By Kari Huhtala
Kotor is a coastal town in Montenegro located in the most secluded part of the Boka Kotorska (Bay of Kotor). The old port town, or Stari Grad as it’s locally called, is a UNESCO-designated “World Natural and Historical Heritage Site” and one of the best-preserved medieval towns in the Mediterranean. Its impressive walls climb up the sides of very steep hills and zigzag at incredible angles above the town. Old Kotor is full of quaint alleys and cozy squares to discover and wander.
A visit to Kotor should include a trek up to St. Ivan’s fortress, located 280 metres (918 feet) directly above the town. You simply cannot allow yourself to pass up the view, which must be experienced firsthand, and then noted and photographed. A word of caution — the walk up is steep and only advisable for those physically fit.
The climb up to the fortress starts under an ornamental gate at the east end of Old Kotor. There is a small fee to access the trail. Don’t forget your camera, a hat and drinking water. At times, an enterprising individual from town carries refreshments and light food up to the top. But this is a hit or miss affair, so pack accordingly. The town has not yet developed as a major tour destination, so most of the walkers up to the castle are locals.
The route follows the town’s ramparts first started in the Illyrian age and then built and rebuilt up to the 18th century. The beginning of the ascent twists back and forth up the embankment but is relatively safe. Further up the walk, the trail becomes steep and poorly maintained, making it treacherous in places. Erosion, earthquakes, and vegetation, plus lack of repair, have contributed to its ongoing decline. At one point there is a crossing over a high ravine by means of a rickety metal bridge, which might just make you look up when crossing to avoid seeing the drop below. There are very few rest places, so stop as needed, particularly on hot and humid days.
About halfway up, you’ll see the Church of Our Lady of Remedy positioned on a towering ledge. The church was built by those who survived the plague in the 14th century. The views from this vantage point are amazing, making it a good place to take a rest.
The trail continues the arduous climb for another 30 minutes to the very top and to St. Ivan’s fortress, an Illyrian fort built in the 3rd century. There, the castle ruins dominate the eastern end of the bay, the fortification system and Kotor.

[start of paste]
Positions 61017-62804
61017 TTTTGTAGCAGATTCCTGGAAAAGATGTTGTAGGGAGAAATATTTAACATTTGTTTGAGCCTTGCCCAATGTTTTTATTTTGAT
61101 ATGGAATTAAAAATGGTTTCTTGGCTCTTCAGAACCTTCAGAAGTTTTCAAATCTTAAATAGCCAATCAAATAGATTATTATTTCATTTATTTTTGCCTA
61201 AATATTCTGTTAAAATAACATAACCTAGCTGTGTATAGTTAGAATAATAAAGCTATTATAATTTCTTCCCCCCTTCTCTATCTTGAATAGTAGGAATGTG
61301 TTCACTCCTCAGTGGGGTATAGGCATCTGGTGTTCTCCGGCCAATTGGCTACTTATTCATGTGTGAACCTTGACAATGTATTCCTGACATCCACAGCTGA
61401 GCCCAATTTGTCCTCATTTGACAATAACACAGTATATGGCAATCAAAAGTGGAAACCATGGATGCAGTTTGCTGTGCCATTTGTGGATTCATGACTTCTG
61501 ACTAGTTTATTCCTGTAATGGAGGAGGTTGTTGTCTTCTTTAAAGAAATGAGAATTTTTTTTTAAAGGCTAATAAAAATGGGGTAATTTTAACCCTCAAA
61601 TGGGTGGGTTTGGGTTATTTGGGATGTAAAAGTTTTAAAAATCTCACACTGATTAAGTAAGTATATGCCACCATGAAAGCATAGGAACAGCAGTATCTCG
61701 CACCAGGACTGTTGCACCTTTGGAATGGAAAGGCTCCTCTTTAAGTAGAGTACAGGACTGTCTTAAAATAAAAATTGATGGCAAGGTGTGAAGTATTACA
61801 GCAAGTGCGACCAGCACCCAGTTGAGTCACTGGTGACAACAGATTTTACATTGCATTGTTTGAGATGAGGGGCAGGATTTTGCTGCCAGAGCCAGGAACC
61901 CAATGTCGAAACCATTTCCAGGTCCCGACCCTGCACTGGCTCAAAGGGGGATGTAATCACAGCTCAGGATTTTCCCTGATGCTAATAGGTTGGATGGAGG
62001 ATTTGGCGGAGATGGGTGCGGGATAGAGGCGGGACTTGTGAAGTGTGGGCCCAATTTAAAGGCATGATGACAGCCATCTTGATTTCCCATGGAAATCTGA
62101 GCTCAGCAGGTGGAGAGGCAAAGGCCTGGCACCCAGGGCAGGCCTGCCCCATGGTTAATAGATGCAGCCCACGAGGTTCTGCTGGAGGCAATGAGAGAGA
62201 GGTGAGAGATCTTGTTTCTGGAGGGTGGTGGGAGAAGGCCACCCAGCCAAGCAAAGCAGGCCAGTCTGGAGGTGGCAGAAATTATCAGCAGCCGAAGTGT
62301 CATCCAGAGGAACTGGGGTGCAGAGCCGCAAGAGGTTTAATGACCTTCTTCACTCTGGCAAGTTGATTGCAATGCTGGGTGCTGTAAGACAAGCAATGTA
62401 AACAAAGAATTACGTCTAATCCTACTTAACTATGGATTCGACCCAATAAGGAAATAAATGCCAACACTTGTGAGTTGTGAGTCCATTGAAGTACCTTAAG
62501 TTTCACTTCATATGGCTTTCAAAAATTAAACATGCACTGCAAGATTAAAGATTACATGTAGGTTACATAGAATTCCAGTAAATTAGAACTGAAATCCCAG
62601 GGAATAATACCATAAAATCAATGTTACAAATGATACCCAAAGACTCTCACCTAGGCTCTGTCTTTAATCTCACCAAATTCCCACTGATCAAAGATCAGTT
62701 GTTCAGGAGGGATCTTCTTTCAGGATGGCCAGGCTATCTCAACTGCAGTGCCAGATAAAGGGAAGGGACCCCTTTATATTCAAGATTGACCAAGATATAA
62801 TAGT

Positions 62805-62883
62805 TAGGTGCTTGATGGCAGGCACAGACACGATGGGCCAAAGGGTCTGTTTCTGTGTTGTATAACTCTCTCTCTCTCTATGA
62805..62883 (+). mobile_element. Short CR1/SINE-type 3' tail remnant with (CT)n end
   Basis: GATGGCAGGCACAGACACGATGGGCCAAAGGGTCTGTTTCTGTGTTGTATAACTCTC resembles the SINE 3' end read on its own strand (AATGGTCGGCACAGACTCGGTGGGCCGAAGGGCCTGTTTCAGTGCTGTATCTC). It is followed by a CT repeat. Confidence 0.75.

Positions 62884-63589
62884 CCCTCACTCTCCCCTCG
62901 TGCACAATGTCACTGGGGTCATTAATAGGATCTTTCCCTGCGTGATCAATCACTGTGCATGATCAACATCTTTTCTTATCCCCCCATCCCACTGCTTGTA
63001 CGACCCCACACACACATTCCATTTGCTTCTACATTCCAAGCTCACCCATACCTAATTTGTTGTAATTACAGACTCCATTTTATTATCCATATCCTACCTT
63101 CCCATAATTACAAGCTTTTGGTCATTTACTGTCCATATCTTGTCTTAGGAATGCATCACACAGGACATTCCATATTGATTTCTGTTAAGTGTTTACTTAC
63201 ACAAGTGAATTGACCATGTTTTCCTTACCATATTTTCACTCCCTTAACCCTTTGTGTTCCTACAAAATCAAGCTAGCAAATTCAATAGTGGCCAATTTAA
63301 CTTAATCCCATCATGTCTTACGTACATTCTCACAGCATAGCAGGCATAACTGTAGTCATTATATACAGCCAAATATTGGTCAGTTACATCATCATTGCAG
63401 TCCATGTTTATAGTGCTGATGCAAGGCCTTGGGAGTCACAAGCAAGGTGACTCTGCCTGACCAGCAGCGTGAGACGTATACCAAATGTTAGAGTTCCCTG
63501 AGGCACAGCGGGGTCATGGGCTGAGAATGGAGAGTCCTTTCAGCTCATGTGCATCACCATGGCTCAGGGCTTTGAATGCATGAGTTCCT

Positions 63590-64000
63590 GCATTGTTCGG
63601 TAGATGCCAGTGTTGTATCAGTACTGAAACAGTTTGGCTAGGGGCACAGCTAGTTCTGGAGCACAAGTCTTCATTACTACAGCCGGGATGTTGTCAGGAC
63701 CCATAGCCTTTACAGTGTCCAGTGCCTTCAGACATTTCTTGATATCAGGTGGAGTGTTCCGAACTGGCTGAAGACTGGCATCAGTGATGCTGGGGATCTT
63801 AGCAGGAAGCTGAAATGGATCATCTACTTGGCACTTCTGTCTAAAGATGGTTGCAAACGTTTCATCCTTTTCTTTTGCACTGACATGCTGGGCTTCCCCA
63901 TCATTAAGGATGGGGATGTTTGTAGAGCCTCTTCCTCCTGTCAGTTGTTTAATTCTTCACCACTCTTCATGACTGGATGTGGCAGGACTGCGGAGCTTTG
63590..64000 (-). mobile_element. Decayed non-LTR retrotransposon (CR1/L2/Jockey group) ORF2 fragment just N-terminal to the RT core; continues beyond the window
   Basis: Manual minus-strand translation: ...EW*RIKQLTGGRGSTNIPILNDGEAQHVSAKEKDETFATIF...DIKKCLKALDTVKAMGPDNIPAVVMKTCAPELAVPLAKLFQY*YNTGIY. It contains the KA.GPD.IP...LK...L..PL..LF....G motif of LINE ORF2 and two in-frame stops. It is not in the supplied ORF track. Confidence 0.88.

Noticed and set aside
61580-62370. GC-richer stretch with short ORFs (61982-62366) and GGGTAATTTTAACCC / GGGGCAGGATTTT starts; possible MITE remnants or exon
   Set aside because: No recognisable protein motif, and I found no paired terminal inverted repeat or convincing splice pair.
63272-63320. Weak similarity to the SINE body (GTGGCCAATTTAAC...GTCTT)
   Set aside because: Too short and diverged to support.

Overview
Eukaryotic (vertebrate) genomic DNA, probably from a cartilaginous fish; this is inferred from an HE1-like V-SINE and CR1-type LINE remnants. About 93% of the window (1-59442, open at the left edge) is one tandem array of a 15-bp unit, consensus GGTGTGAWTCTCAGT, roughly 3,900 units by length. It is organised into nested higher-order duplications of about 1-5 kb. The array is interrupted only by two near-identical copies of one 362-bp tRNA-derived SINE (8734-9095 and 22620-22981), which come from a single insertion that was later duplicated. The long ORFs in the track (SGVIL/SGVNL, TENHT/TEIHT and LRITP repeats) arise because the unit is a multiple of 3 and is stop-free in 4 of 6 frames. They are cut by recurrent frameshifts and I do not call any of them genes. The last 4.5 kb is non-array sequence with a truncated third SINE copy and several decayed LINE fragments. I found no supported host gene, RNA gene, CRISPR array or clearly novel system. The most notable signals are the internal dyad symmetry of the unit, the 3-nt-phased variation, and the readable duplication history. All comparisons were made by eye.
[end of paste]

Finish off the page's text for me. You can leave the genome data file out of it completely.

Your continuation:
The views from this loft of the surrounding mountains are breathtaking, and Kotor’s triangular-shaped old town below looks more like a miniature town from “Gulliver’s Travels” than the real thing.
The Boka Kotorska, one of the most indented parts of the Adriatic Sea, is sometimes called the southernmost fjord in Europe, although it is actually a submerged river canyon. With the nearby overhanging limestone cliffs of Orjen and Lovcen one of the great Mediterranean landscapes is created.
The walk back down to Kotor is relatively easy, although it can give your knees a beating. Once at the bottom, Kotor offers places to relax and refuel, and to appreciate the trek just completed.
If you plan to be in Montenegro, visit Kotor and take a walk up to St. Ivan’s fortress before the crowds come. You will be rewarded more than words can describe. The total trip should take about 2 to 2 1/2 hours, including a photography stop at the top. In recent years, Kotor has seen a steady increase in tourists attracted by both the natural beauty of the Boka Kotorska and the old town of Kotor itself.
If you go:
Kotor lies at the head of the Boka Kotorska, more than 20 miles by water from the Adriatic coast, and is connected to the rest of the coast and inland Montenegro by motorway. Tivat Airport is 5 kilometres away and has flights to Belgrade and Zurich, and charter planes during the summer season. Podgorica Airport is 65 kilometres away and has connections to major European destinations throughout the year.
More Information about Montenegro:http://www.visit-montenegro.com/cities-kotor.htm
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